534 W 21st Street
NEW YORK—The Paula Cooper Gallery is pleased to announce the exhibition of a major new work by Joel Shapiro. The show marks the work’s debut in New York after an initial version of the piece was presented in 2012 at Rice University in Houston, Texas. The work will be on view at 534 West 21st Street from January 25 through February 22.
Untitled (2012-2014) is a monumental sculpture comprised of ten brightly hued wooden beams suspended in mid-air. Generating a sense of exploding and cascading planes in riotous color, the work combines the artist’s iconic vocabulary of simple rectilinear shapes and subtle shifts of scale to activate and reconfigure the gallery’s main space. The exhilarating result extends Shapiro’s longtime experimentation with structural arrangements that collapse, invert or otherwise upend our ground-wall, ground-up notions of building and form. Though buoyant and open in composition, with shapes jutting and soaring in sharp diagonals, the work contradicts our initial impression of weightlessness by exposing its robust armature. Anchored by industrial cord tied to points on the surrounding walls and ceiling, the forces of balance, tension and gravitational pull are integral to the work’s formal structure.
Joel Shapiro began working in the late 1960s. His first one-person shows, at the Paula Cooper Gallery in 1970 and 1972 and at the Clocktower in 1972, included intimately scaled sculptures of abstracted and at times anthropomorphic forms. Often mimicking shelves, ladders, houses, chairs and coffins, Shapiro’s small sculptures reintroduced recognizable objects into a fiercely anti-referential sculptural field. Shapiro has called these works “a physical manifestation of thought in material and form.”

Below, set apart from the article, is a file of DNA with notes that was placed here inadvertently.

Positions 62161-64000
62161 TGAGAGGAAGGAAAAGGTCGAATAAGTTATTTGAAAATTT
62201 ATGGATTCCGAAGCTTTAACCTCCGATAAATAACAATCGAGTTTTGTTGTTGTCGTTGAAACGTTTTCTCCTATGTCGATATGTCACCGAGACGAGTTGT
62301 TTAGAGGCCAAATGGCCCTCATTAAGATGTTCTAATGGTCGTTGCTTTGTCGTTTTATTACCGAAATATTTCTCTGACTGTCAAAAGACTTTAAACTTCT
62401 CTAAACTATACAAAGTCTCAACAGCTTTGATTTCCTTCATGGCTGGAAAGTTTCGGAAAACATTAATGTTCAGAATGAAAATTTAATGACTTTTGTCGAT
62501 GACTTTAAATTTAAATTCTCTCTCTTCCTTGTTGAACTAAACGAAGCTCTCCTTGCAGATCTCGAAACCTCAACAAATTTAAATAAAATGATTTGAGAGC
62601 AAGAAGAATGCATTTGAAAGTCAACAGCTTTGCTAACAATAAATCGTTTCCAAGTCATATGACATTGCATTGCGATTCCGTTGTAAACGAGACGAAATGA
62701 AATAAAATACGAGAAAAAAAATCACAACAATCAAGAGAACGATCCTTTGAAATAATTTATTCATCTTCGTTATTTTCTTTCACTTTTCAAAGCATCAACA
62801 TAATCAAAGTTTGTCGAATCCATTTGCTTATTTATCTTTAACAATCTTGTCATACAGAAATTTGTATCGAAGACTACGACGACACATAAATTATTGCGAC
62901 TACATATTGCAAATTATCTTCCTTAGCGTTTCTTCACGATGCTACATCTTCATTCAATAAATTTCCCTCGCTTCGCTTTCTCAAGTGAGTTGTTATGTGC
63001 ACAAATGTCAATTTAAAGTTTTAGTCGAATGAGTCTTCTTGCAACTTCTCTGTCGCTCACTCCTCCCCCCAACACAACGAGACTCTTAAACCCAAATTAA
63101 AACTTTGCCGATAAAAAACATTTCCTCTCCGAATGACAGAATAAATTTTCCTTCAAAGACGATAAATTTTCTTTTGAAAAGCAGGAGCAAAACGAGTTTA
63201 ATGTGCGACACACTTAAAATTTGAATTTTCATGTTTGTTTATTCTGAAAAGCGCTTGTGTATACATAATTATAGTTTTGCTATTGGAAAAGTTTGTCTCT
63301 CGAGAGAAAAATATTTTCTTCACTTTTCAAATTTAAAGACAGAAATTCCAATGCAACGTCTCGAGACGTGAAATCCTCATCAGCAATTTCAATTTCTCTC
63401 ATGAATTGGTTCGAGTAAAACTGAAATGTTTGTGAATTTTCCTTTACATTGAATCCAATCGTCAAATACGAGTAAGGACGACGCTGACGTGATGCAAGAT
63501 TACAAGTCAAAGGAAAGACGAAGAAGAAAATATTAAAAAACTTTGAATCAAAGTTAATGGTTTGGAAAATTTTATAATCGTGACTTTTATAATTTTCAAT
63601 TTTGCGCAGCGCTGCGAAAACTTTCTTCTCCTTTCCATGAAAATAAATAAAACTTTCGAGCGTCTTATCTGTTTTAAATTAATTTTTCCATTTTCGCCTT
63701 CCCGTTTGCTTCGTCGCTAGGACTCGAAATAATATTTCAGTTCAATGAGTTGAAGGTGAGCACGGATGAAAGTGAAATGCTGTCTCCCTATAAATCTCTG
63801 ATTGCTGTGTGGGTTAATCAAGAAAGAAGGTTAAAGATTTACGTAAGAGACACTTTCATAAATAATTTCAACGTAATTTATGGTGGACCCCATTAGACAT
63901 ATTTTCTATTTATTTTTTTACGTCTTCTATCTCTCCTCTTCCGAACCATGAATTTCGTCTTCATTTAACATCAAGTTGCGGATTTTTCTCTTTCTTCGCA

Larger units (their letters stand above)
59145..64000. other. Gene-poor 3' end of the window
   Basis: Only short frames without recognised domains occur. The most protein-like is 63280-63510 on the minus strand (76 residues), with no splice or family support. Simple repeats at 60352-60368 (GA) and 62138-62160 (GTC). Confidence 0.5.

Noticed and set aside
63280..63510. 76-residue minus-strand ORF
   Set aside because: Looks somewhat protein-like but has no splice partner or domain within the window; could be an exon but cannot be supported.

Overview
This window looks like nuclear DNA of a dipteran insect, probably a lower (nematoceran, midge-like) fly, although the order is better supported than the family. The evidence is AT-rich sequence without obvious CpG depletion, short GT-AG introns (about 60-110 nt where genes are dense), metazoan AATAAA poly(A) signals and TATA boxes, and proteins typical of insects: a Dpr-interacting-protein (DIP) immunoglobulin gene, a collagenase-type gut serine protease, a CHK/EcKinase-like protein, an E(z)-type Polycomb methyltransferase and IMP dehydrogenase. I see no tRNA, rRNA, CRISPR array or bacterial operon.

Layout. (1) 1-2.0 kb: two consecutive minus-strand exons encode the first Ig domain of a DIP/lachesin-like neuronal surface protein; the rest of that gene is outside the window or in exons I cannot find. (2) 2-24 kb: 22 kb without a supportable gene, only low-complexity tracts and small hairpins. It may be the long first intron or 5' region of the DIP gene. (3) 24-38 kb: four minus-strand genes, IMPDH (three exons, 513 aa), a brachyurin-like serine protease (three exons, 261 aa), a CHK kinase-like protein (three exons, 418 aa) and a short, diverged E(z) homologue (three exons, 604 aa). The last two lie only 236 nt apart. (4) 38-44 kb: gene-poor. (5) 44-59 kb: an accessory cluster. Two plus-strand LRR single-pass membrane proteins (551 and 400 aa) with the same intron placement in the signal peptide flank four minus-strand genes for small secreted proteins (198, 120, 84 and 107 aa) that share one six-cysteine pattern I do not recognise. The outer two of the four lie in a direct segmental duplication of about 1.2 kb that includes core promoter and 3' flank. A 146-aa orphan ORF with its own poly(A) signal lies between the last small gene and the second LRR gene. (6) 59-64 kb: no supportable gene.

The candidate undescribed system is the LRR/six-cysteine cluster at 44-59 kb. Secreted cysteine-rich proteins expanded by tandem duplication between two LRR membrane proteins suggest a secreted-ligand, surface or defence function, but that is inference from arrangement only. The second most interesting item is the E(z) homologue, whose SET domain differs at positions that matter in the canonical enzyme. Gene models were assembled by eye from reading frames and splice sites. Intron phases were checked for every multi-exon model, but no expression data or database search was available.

Shapiro was born in New York City in 1941, and received B.A. and M.A. degrees from New York University. His work has been the subject of many one-person shows, including at the Whitechapel Art Gallery (1980); the Whitney Museum (1982); the Stedelijk Museum, Amsterdam (1985); the Walker Art Center, Minneapolis (1995-6, jointly with the Nelson-Atkins Museum, Kansas City); the Metropolitan Museum of Art (2001); and the Museum Ludwig, Cologne (2011). His work is in numerous public collections in the United States and abroad, including the Museum of Modern Art, the Whitney Museum and the Metropolitan Museum of Art in New York.